Miriam taught Jeff how not to fear. She taught him how to kiss without worry of failure. She taught him how to grow, how to dream. She taught him of passion without shame. She taught him of love and of leaving.
By the end of summer, Miriam was gone. Back to Bloomington. The rock was barren once more, though he put his nose close to find just a trace of her scent, a scarce trace letting him know she was real.
He didn’t heave large rocks over the cattails anymore, but rather skipped small stones and he wondered why. And he thought of Bloomington, and of damp white underwear, and love upon the sand.

Friday, July 24, 2009

Hot July

Quite by chance, or so it seems, I find myself these days in a place where July knows no mercy. Damp, heavy and suffocating. It wraps itself around your shoulders like a hundred pound shawl and smiles to your misery. Thank God for fans and lemonade.

the air falls thick
in layered waves
masturbating the fields
in perfect disorder

cream coloured strokes
fly the fields
and rise the ridges
in Gettysburg waves

as it was before Noah
as it was before love
before emotions were birthed
and ejaculated
down the tendrils
of our uprising

July bakes
because it can’t spill.

the heat thrums
up, down and out
while we hanky our brow
and nose drip
the fever that plagues
our stolen comfort

by noon,
the feet will grow heavy, dense.
eyes will narrow
in pleas of mercy
and hair will stray
to pasted surrender

by late afternoon,
makeshift fans
on shaded porches
keep time to
rockers that cradle
and comfort
in all, there, there

when the dishes are done,
and the sun finally
falls silent,
when a breeze dares again
peek out from
whence it slept,

windows will again fly open.
box fans will fill them
with a wellspring
of dusk delight
and we’ll lay
one leg out
in wait
for tomorrows heavy dew

Wednesday, July 8, 2009


before asteroids,
before space invaders,
before X-Box-
there was a sloped table
on four chrome legs.

the top was filthy
and cigarette burned.

the kid,
what he could do
with it!

a pull with a twist
and a knock of the knee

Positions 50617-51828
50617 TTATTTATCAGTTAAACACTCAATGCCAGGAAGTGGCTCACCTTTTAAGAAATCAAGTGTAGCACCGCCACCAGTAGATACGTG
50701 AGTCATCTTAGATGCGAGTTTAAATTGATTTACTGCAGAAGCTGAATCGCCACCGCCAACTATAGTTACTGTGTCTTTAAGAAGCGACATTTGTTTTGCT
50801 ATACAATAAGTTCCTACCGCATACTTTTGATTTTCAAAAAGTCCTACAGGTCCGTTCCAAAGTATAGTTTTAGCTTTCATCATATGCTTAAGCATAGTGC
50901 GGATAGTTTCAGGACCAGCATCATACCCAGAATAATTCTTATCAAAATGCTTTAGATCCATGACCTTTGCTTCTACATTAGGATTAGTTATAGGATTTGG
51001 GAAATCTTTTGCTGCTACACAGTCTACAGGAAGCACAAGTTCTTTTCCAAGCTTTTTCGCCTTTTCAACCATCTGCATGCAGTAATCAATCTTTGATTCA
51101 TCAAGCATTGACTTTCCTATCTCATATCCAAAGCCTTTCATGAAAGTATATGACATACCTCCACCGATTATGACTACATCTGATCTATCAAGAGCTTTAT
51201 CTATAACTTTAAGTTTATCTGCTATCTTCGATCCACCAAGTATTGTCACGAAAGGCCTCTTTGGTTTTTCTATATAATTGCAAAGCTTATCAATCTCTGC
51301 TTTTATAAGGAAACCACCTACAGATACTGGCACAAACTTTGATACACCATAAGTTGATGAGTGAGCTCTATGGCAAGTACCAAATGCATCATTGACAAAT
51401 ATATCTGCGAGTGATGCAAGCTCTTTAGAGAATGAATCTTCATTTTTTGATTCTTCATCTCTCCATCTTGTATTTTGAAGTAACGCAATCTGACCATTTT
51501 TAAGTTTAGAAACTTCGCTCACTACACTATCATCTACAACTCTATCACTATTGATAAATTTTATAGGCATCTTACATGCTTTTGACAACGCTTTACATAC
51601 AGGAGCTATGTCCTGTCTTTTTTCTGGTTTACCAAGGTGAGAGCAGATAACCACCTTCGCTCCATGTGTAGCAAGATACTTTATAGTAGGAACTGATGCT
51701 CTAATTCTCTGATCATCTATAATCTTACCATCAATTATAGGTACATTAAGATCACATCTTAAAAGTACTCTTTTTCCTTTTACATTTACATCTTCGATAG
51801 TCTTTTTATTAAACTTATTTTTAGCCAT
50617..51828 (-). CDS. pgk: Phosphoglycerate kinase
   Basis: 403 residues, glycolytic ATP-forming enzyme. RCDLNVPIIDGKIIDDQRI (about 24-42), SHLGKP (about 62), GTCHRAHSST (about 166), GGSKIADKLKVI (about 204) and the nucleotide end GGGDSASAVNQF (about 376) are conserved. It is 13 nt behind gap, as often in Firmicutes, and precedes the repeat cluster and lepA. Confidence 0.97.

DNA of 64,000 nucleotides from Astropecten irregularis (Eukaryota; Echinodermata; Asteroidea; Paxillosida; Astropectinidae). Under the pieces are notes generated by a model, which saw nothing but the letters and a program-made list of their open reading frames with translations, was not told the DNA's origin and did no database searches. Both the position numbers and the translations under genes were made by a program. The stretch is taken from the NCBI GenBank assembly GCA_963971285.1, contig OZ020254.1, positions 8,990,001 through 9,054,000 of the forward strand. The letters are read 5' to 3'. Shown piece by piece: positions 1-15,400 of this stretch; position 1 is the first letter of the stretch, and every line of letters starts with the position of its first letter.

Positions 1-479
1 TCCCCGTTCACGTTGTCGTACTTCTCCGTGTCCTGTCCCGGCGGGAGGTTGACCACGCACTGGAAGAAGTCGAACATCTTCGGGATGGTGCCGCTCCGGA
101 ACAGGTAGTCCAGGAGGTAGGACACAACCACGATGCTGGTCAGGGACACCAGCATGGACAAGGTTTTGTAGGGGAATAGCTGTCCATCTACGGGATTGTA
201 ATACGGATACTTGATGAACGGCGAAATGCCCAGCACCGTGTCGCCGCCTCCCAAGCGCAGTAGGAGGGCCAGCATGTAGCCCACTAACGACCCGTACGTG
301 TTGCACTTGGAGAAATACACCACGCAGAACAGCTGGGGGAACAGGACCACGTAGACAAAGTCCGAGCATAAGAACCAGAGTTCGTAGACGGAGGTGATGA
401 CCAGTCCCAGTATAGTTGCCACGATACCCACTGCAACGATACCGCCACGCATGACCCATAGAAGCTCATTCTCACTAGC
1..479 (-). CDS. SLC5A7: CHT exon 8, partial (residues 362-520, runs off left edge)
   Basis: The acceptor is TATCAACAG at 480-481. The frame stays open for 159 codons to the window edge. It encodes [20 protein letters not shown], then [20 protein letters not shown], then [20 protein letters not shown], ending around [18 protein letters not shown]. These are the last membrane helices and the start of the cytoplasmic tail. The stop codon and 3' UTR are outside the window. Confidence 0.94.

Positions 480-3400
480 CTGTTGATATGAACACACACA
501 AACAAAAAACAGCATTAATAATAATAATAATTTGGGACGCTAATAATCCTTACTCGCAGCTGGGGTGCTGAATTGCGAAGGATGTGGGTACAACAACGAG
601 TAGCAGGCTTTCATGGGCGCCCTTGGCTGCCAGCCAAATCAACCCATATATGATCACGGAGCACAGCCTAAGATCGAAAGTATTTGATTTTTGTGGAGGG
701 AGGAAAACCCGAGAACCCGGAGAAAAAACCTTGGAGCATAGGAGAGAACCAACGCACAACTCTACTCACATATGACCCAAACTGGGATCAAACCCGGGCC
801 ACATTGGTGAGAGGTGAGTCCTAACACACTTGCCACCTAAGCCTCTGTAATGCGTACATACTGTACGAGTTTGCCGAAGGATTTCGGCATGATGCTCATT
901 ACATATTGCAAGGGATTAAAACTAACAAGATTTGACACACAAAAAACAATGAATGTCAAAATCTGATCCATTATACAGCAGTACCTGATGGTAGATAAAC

and the little steel ball
was in play.

up and bend
groovin the paint
smirkin the move
all brass balls

the kid would push
at just the right time
and the ball would
bonus X500

a bump to the side
and the ball would
fall in the hole
with a ding! ding! ding!
as he cracked his knuckles
in well, fuck yeah!

the ball would try to escape
maybe down the side alley,
but he was too good
and could bump it back into
siderail torment.

by now,
the ball was weary,
as the knock
told the score
and the games piled up.

it tried to race for the exit
down the middle,
but that only played
to his power
and once more
the ball was sky rocketed
in sideways cacophony
bing! bing! bing!
bip! bip! bip!

I’d like to hold that steel ball,
that cold little steel ball,
in my hand.
rub it warm
like a wounded bird.

I’d like to carry it to an ocean
and bathe it in my palm,
with a one finger stroke.

maybe it and I
would share chardonnay
on a Paris balcony,
laughing to the headlines.
I'd show it the moon,
I suppose,
and roll it
through soft
easy meadows.
or maybe,
just maybe,

I’ll just carry it
in my pocket
til we’re both free
from our glass encasement
and the games
of another’s quarter.

Monday, July 6, 2009

Thompson Security Co.

When I was younger, much younger, I did some crazy things, though they seemed perfectly sane to me at the time. In the early eighties, I had a nice job behind a desk as a regional sales manager for a large corporation. I had taken the short cut to the fast track, and all I had to do was play the game. Trouble is, I never could play the game.

So one weekend, with no thoughts to future consequences or care of common sense, I decided to quit. I had been there three years and back then, three years was well beyond the life expectancy of anything I might be found involved in.

There was no plan beyond getting in my rattle-trap Pontiac on Monday and pointing south. Somewhere around Kansas I flipped a coin and Texas won. I fished the Colorado in Austin for supper while living in my car. I danced with Miss Houston at Mickey Gilley’s just after Urban Cowboy came out and agreed to share living quarters with a bum under a bridge over a six pack.

But Texas was loud and unkind and gave me a traffic ticket I couldn’t pay so the Pontiac set sail and easted, to Florida.

I had a friend there, just slightly less stupid than me. He let me stay with him and his roommate. I sold my blood, I worked at an ABC liquor, and I squeezed dead fish and pulled gonads. But before all these glamorous ways of making a living, I installed peep sights.
Here’s where it gets interesting.

Back in Texas, my black sheep uncle whom I had never previously met, told me of a great scheme for jackasses like me to make some money. Here’s the deal; you go to Lowes (for Marion) and buy a two dollar peep sight. You drape a drill over your shoulder and go looking for neighborhoods of old people easily given to fear and no peep sight.

knock knock

“Hello! My name is Mike and I represent the Thompson Security Company. Did you know there has been a rash of burglaries in this neighborhood?” I would lower my voice near the tail like the bad guys might be listening in.

Old women-because old men were out fishing or golfing this time of morning in Florida- would clutch their drab blouses with both hands and oh my! with exaggerated brows mostly painted on.